Dental anxiety and dental fear: what cause them and how to overcome

For many people, going to the dentist is more than just a disruption to the schedule. Whether it is adults, teenagers or children, many Americans even feel anxious when they visit a dental clinic. In this case, we tend to hear the terms "dental phobia" or "dental anxiety disorder." Surprisingly, however, these two situations are not interchangeable and are independent.

In an article published by the dental company Colgate, it is estimated that 9% to 15% of Americans (by the way, about 30 to 40 million people!) they are overwhelmed by the dentist's office, not at all go with. The British Dental Health Foundation found that 36% of those who visit dentists regularly do not go to fear.

There are so many people who are so upset about dentists, let's discuss the difference between dental phobia and dental anxiety.

Dental anxiety

Among them, dental anxiety is not so serious. Although not so strong, the anxiety of the teeth is still tricky. Those who have this problem will feel uneasy when making an appointment, whether it is an appointment schedule, attendance or other dental related matters. For those with dental anxiety, going to the dentist or anything related to working in the dentist's office is stressful and often results in high levels of stress. Many people with dental anxiety are notorious for rescheduling their appointments.

Dental phobia

Dental phobia is more serious than dental anxiety. In the case of dental phobia, the patient is not only anxious but also really afraid of any activity around the dentist or dental office. This huge fear is so strong that people with dental phobia may not go to the dentist for years, even if they have infections, broken teeth or worse. Often, this intense fear can lead to unintentional degradation of dental health.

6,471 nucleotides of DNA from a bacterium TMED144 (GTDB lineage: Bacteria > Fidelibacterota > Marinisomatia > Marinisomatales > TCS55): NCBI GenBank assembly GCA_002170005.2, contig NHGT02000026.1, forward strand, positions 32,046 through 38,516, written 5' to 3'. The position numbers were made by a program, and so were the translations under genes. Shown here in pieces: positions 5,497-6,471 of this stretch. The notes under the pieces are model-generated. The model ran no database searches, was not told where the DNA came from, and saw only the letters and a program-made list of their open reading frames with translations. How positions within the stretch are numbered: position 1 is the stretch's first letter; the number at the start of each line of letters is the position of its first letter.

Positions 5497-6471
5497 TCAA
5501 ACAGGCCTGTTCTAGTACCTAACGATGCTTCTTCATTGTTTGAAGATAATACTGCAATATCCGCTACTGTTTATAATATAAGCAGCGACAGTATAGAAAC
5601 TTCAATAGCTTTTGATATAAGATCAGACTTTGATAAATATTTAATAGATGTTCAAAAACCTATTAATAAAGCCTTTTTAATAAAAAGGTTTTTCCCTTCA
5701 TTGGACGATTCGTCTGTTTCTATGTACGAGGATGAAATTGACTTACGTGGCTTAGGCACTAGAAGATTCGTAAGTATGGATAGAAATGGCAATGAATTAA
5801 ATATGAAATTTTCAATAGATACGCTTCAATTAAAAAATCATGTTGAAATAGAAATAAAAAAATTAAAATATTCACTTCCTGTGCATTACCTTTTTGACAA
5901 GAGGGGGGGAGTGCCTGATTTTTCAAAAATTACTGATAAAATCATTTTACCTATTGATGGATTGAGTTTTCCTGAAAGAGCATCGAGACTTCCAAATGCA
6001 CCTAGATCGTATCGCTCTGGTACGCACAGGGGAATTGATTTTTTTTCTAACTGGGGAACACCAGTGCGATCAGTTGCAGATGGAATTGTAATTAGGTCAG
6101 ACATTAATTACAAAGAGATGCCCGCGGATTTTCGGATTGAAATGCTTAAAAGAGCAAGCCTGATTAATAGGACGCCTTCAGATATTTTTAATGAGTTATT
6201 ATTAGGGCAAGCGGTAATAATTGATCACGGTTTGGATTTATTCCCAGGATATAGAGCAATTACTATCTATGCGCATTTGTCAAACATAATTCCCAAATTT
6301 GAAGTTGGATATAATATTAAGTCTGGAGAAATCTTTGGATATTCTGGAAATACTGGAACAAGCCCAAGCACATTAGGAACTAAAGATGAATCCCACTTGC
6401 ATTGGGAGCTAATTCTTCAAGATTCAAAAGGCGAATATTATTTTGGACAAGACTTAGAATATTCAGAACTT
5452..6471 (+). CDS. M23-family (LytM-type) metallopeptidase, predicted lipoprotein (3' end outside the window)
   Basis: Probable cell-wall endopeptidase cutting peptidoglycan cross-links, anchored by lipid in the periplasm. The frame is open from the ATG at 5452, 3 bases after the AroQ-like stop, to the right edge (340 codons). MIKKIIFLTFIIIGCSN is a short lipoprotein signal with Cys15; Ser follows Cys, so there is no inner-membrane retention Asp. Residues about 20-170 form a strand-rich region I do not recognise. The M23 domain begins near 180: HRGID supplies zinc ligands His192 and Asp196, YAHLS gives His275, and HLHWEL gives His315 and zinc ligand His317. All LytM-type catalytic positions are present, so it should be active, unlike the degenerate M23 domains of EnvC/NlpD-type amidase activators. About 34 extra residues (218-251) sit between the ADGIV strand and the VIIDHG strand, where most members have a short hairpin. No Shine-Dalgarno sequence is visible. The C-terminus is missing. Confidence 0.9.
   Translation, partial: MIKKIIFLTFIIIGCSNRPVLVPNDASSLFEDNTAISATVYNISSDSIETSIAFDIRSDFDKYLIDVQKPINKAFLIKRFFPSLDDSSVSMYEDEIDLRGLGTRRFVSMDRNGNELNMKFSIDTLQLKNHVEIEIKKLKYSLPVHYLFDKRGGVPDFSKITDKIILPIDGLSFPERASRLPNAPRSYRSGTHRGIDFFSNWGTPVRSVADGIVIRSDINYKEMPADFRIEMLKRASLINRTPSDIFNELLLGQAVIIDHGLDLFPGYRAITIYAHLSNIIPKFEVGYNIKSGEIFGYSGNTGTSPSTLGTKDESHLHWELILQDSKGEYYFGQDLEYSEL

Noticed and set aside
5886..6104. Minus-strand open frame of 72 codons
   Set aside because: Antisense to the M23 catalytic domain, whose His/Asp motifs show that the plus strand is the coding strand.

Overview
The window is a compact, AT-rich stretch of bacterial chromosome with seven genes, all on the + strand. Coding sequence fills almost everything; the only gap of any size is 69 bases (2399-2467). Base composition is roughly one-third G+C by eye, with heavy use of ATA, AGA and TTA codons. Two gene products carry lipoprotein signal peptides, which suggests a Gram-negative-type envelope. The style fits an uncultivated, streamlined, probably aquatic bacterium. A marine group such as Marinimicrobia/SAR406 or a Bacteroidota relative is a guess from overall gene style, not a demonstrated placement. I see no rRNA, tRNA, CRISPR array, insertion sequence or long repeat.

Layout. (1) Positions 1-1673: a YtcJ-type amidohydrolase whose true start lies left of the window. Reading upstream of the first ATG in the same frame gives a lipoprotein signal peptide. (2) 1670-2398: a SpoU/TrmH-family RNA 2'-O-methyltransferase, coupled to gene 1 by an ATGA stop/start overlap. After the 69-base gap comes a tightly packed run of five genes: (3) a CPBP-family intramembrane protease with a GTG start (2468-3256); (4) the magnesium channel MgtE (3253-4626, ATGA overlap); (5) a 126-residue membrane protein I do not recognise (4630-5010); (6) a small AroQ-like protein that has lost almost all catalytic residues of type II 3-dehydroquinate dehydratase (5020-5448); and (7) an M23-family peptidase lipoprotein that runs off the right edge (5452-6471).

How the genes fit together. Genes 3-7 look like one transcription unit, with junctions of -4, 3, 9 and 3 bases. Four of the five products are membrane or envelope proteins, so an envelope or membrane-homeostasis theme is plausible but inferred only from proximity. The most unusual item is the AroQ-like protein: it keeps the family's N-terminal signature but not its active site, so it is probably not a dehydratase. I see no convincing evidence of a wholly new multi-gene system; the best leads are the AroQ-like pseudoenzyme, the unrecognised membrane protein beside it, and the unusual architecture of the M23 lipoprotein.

What cause dental anxiety and tooth fear?

Both forms of dental discomfort can be caused by different factors. The following are the most common:

Loss of control: Patients may feel that they are unable to control their situation and may become anxious or panicked. They can't directly see what's going on in the mouth, but there is a predictive edge to the possibility of pain.

Pain: This may be the number one cause of tooth anxiety and fear. If the previous events caused the patient suffering, or even any pain, even if they quickly recovered from the pain, they still remembered and feared the repetition.

Less than ideal dental experience in the past: Like pain, and often caused by past pain, patients remember that we were hurt or hurt. Whether they have ever suffered an inhuman bill or a dentist's trauma, patients tend to use fear as a mechanism to protect themselves from these uncomfortable events.

An embarrassing dental situation: Sometimes, even professionals, patients feel embarrassed by seeing their teeth. They may think that their teeth are not adequately cared for; they expect a judgement or laughter staff, and may even feel embarrassed because they have not worked in a dental clinic for many years.